Retirees are particularly vulnerable to the ravages of inflation, especially if they have to rely on their savings for income rather than on defined-benefit pensions.
This problem had lain dormant for several decades but now appears to have returned with a vengeance. The Consumer Price Index rose 5.7 per cent in February, 2022, over the previous year, and this may be just the start.
Assuming that higher inflation will be with us for a while, how should Canadians with savings but no DB pension adjust their retirement planning?
Of the many facets to this question, let’s focus on when to start receiving your Canada Pension Plan benefits. You can start CPP (QPP in Quebec) payments as early as age 60 or as late as 70. Waiting until 70 forces you to dip into your savings sooner than you might like, but the payoff is that the benefits will be at least 42 per cent higher than if you started it at 65.
I have long maintained that most people are better off waiting until 70 to start CPP, provided they have a normal life expectancy and enough savings to see them through their 60s. I base this conclusion on a calculation of present values.
This is an actuarial exercise that takes every scenario into account, such as what happens if you die at 66, at 67 and so on, up until age 110, weighting each scenario for the probability it will happen, then discounting the result for interest back to the present time.
In a low-inflation environment, I use an interest rate of 3 per cent for the calculation. In this case, waiting until 70 produces a present value about 20 per cent higher than starting CPP at 65. The choice of interest rate turns out to be important, especially if inflation is here to stay.
Let’s imagine that future inflation averages 5 per cent a year with future risk-free interest rates at 6 per cent. That seems outlandish now but would have been quite plausible in the late 1980s.
Consider a 65-year-old male whom we will call Dave. If Dave is entitled to a full CPP pension, the present value of that pension using a 6-per-cent interest rate is approximately $320,000 if he starts payments at age 65. If Dave waits until age 70, the present value rises to about $360,000 – an increase of about 12 per cent.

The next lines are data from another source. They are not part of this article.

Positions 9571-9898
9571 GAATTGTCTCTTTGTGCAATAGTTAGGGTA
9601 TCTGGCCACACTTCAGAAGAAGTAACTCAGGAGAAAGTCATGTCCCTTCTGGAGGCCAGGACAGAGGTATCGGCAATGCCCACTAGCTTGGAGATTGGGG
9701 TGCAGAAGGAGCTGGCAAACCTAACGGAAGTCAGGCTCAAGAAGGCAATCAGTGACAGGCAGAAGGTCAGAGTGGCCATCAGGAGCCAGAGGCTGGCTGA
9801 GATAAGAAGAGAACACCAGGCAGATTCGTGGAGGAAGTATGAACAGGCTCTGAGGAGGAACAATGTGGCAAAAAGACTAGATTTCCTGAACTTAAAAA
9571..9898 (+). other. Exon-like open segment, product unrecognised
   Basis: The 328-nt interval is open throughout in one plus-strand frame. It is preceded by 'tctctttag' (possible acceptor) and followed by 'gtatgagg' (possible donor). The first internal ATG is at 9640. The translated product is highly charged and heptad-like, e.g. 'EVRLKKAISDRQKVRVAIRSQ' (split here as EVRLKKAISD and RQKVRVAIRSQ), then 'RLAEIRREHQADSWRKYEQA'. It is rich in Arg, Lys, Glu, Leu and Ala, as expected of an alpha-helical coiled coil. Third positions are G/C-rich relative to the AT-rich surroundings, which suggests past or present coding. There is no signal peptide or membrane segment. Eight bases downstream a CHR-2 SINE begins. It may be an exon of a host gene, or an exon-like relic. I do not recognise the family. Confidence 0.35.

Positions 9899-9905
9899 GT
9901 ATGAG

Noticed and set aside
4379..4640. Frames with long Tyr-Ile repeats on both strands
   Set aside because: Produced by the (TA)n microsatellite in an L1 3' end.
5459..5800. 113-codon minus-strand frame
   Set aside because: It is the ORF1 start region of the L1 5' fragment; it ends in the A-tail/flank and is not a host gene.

This is less impressive than the 20 per cent mentioned above, but it is not something to be ignored. In fact, further calculations show that both inflation and risk-free interest rates would have to nudge into the double digits, then stay there before the gain from deferring CPP payments disappears.
Not so fast, Dave might say. The above analysis looks at CPP in isolation. If Dave waits until 70 to start his CPP, he will burn through his life savings more quickly. Maybe that was acceptable when the risk-free interest he was earning was just 3 per cent a year, but what if he could achieve a higher return on his money in a high-inflation environment?
Let’s assume Dave has $600,000 in RRSP assets at age 60. We will continue to assume inflation at 5 per cent and a risk-free interest rate of 6 per cent. In this case, the total annual income at age 65 from CPP, Old Age Security and savings that Dave could expect is about $50,000 if he starts CPP at age 65 and about $53,000 if he starts it at 70. (To run this calculation, I used a version of PERC, a free retirement income calculator that is available online.) Deferring CPP still makes sense.
In conclusion, it is advantageous to defer starting CPP benefits, though the advantage shrinks with higher inflation and rising interest rates. On the other hand, higher inflation also produces higher anxiety. Retirees like Dave should have more peace of mind if they defer CPP to 70. That’s because more of their total retirement income will be fully indexed to inflation, no matter what happens.
Frederick Vettese is the former actuary of Lifeworks and the author of Retirement Income for Life.